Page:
The Internet had knocked them for a loop; “disintermediation” was the buzz word. Just as residential real estate agents, travel agents, and other fee-charging service providers had seen their incomes take a dive due to the explosion of information over the web, even sophisticated stock trades were being discounted and sometimes even performed by “do-it-yourself” investors.
It was only a matter of time, the Ivory Tower guys were saying; the information age was making everything a commodity. Soon everyone would extract the information they needed from the web, bypass the manufacturer’s rep, the real estate agent, the equity trader – service providers couldn’t hoard their information any longer – the matchmaker function was being hijacked by the web.
…And they weren’t totally off base. The travel industry was one of the hardest hit – it was too easy for a traveler to book flights, hotels, rental cars, and even vacation travel packages – themselves. Travel Agencies failed spectacularly. The percentages taken in stock transfers took a nosedive (but the volume of trading increased so radically, also due to technology, that it offset the percentage drop), and many large manufacturing and product-assembling entities began short-circuiting their “rep” networks to go directly to their customers.
Car Dealers felt the sting; now everyone was an expert on “real” car dealer costs (related to MSRP, but loosely) and could buy cars more intelligently. Real Estate was sure to follow, the experts said. All over the country, local Multiple-listing services were putting all of their listings on the web – enabling all who were technically proficient to do on-line shopping, price comparing, and establishing the “right” price before actually talking to an agent.
The commercial brokers didn’t know what to expect. In the late ‘90’s there was such a proliferation of new investment in technology infrastructure, some involving the need for real estate, that Commercial Brokers just rode the wave.
…And then everything hit the wall, beginning with the bursting of the tech bubble, the recession that started in 2000, and the deepening of it after 9/11.
What emerged was a different world, somewhat corrected, but one still dependent on efficiency improvements that were mostly accomplished in developed nations by technology – and labor cost savings accomplished by outsourcing and exporting of our manufacturing to 3d world labor markets.
Commercial Brokers dodged the bullet. Not only was the world changing so rapidly that market expertise was necessary, but technology made brokers far better at performing necessary services.
They needed to be. Corporate America suddenly realized that the worst asset management internally was their real estate investment. Smaller companies were getting stung with suddenly obsolete property. Retail leases that looked like blue chip investments for a generation with regional shopping malls dictating desirable locations were suddenly in the wrong places; suburban office development offering free parking and easy amenities, combined with a lessening need (due to technology) for all functions to be physically located together, and easier commutes – putting America’s “downtown” on notice.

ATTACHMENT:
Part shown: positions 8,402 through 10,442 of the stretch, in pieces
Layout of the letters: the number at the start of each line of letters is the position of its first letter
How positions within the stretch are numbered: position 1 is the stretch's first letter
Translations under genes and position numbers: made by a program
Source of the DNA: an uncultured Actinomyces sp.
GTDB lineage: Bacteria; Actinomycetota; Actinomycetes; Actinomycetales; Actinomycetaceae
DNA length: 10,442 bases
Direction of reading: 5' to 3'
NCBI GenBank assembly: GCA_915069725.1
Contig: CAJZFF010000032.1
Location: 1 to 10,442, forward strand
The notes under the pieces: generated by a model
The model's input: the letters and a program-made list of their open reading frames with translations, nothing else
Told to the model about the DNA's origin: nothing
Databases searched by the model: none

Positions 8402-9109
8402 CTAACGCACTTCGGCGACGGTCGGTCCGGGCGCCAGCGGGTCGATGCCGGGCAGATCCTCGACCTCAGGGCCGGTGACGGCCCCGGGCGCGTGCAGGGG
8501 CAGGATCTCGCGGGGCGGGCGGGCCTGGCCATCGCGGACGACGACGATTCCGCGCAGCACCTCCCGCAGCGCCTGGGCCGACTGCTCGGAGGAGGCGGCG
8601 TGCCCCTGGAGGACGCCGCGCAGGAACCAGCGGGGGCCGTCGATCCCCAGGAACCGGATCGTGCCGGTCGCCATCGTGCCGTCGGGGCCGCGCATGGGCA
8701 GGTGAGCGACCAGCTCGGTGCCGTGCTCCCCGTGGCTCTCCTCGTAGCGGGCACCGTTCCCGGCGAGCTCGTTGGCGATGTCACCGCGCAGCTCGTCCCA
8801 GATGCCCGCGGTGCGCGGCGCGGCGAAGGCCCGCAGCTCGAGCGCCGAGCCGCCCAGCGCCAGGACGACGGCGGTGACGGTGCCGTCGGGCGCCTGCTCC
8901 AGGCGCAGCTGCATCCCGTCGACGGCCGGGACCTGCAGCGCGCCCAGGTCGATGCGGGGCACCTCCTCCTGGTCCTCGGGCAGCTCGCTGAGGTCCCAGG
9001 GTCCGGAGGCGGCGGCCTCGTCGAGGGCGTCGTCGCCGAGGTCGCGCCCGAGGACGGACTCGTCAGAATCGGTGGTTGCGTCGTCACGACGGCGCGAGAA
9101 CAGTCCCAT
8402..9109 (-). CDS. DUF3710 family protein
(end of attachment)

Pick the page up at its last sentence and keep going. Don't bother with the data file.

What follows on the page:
Corporate excesses and meltdowns such as with Enron, WorldCom, Tyco and Adelphia, among others, further complicated the real estate world; suddenly auditors were knocking on doors, and the rush to put corporate America’s real estate house in order made FASB (Financial Accounting Standards Board) a household word – further putting commercial brokers to the task.
When will it stop? Or…will it stop? Within the Commercial Real Estate industry, those who have thrived have been those with good relationships. Is that enough?
Nope. Anyone who has cultivated relationships for years only to see the important contact replaced, fired, part of a company sale, or often, called to task by superiors to “comparison shop” knows too well how fragile the hold on an account can be. No, it takes more than a friendship, more than comfort level.
It takes the skills necessary to make a difference quickly. If a broker/agent can’t do that, he’s an endangered species. Hanging a sign in front of a building and waiting for the phone to ring doesn’t cut it any more. Meeting a management team and spending a half hour telling them how good you are will get you a quick exit. Running a search team around a market without adequate understanding of what they want will make you just another outsider very quickly.
Look around you today. Try to identify the brokers who are passionate about being good at what they do. You’ll run into a lot who aren’t – and who may spend a lot of time bemoaning their bad luck. But when you find a good one, and you know that he or she is good – you’ll be looking at someone who has evolved into an agent who will make his/her clients perform a lot better.
They’re a long way from being a “Brokestocker”.